Indiana may have become a victim of its own success in health and life sciences — a situation highlighted by a new study that raises alarm about how to fill the 12,000 job openings expected annually through 2022.
The study by TEConomy Partners, for the life sciences initiative BioCrossroads, attributed worker shortages to factors including retirements and rising use of information technology, for which existing workers aren’t prepared.
“Surveys are very bullish about the economy, but in most cases executives who were surveyed were concerned about how they’re going to fill those roles,” said David Johnson, president and CEO of BioCrossroads.
Johnson said the study is the most extensive look to date into the workforce needs of a sector that’s enjoyed job growth in Indiana of more than 22 percent since 2001.
That’s a pool of 265,000 jobs ranging from nurses to scientists.
The average annual salary for healthcare workers is $70,000 — with jobs in life sciences paying an average of $97,000, according to BioCrossroads.
Despite higher-than-average earnings, Indiana has been found to struggle in attracting and retaining top life sciences talent. Just 33 percent of in-state biological science graduates work in the state, according to the study.
One of the study’s four recommendations is to do more to lasso that talent. Unfortunately, the health and life sciences fields lack the panache of others like Indianapolis’ information technology sector, which has drawn scores of recent college graduates in the last decade.
“In the end you have to be prepared to go out and tell your story,” Johnson said. “And for that the city really needs to have much more of a visible brand destination for people” in health and life sciences.
To that end, the sector has under development what could be a big recruiting magnet: 16 Tech, which aims to be a veritable city for life sciences, IT and advanced manufacturing. The site under development between 10th and 16th streets is already anchored by the Indiana Biosciences Research Institute. Flexible office space and even housing to lure entrepreneurs is also planned in an attempt to draw more talent.
“It’s going to be a huge assembly point of all kinds of tech talent,” Johnson said.
That could include software engineering and data analytics from other industries, which could have collaborative research and recruiting benefits for health and life sciences.
Johnson said the 16 Tech initiative needs to feed off other technologies.
“We’re hopeful that the Rolls Royce’s and Cummins’ and others in the tech community will find a place in the park,” he said.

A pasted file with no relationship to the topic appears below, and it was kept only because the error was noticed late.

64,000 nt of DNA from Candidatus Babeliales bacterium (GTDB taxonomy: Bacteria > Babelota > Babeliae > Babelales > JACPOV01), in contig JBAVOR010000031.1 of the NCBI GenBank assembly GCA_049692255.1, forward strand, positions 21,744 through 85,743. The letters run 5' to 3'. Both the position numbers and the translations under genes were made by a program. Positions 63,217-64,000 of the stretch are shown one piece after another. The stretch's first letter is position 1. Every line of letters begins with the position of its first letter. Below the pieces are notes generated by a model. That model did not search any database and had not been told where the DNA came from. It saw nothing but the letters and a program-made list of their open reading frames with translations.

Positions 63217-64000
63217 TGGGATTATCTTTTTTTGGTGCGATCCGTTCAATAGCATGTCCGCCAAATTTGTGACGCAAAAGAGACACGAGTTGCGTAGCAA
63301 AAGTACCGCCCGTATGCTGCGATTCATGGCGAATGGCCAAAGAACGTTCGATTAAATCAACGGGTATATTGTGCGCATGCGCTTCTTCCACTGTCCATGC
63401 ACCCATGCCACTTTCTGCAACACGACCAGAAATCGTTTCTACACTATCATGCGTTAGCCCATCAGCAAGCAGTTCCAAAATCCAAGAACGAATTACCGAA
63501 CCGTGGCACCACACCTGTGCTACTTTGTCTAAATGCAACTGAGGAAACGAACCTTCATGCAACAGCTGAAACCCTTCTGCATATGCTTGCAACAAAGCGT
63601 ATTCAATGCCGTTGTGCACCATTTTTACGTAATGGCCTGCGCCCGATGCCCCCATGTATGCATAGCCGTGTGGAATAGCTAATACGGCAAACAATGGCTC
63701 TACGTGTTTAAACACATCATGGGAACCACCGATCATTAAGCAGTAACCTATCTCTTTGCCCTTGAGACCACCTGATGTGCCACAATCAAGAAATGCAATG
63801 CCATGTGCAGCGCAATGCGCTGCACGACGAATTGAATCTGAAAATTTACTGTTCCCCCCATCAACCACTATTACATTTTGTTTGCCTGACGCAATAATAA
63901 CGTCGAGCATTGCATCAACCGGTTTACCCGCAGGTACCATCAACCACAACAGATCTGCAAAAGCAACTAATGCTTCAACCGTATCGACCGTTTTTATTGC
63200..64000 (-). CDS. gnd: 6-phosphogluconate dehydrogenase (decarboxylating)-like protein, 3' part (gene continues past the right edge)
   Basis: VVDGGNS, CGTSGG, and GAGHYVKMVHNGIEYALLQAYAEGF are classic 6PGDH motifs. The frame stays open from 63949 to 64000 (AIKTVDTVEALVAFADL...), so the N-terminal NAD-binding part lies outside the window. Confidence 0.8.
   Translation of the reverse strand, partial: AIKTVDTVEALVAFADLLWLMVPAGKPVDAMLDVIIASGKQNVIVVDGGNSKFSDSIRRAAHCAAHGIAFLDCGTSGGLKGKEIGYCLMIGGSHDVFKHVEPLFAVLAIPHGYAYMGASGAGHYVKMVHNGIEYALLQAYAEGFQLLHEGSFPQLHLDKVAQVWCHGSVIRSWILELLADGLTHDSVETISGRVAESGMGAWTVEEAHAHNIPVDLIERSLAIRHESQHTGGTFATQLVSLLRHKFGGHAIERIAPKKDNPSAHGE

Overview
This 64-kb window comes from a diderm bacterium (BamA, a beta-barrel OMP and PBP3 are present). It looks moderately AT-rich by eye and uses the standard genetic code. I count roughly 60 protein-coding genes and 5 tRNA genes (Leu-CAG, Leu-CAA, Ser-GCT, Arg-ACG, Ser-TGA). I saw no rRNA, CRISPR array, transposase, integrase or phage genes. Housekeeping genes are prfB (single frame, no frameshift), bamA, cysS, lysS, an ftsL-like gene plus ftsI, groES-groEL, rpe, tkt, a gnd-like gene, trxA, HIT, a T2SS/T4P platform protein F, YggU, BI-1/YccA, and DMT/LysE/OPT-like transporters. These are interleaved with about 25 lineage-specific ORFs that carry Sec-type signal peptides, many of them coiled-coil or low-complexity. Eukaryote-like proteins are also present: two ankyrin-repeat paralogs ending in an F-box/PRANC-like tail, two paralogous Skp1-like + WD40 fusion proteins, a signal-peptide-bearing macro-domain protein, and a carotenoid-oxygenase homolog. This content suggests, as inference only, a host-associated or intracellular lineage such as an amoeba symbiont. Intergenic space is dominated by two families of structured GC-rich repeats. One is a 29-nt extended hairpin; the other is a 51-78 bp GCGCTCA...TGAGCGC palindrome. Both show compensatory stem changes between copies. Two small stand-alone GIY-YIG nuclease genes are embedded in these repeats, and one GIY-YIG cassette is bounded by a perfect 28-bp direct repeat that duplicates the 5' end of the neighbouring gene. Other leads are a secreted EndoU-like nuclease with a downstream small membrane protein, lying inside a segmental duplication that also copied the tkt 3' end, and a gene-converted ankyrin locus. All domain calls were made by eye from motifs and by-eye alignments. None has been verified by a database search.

But Indianapolis may be a little late to the game with such a development. It trails not just tech titans Austin and Boston but also cities such as Denver, Pittsburgh and St. Louis.
“I wish I could tell you it was a novel idea,” Johnson said.
The report also recommends better training for existing workers; some will need skills in informatics and clinical trials management, for example.
“An increase in the number of in-state students pursuing engineering and IT degrees would help reduce the imbalance,” the report stated.
The last recommendation was for stronger K-12 requirements in science, technology, engineering and math (STEM) skills. Much of that has been the province of public-private efforts led by the health and life sciences sector.
“But to scale it and really make it work to deal with the challenge, the Indiana General Assembly and the governor and the superintendent of public instruction are going to have to come together in agreement” on curriculum requirements, Johnson said.
States such as Iowa and Alabama have made STEM an important public priority, according to the report.
Because public policy changes often take years, short-term options include replications of successful initiatives, such as TechPoint’s “Xtern” program. In the last two years, Xtern has placed 158 students from 22 universities in 37 Indiana technology companies, according to TechPoint.
“That kind of effort in the life sciences would be tremendously helpful,” Johnson said, adding there’s nothing to keep BioCrossroads and its industry partners from launching such an effort.
Historically, however, BioCrossroads has been more focused on helping budding life sciences companies find investment capital, rather than on worker adequacy issues.
Photo courtesy of Eli Lilly and Co.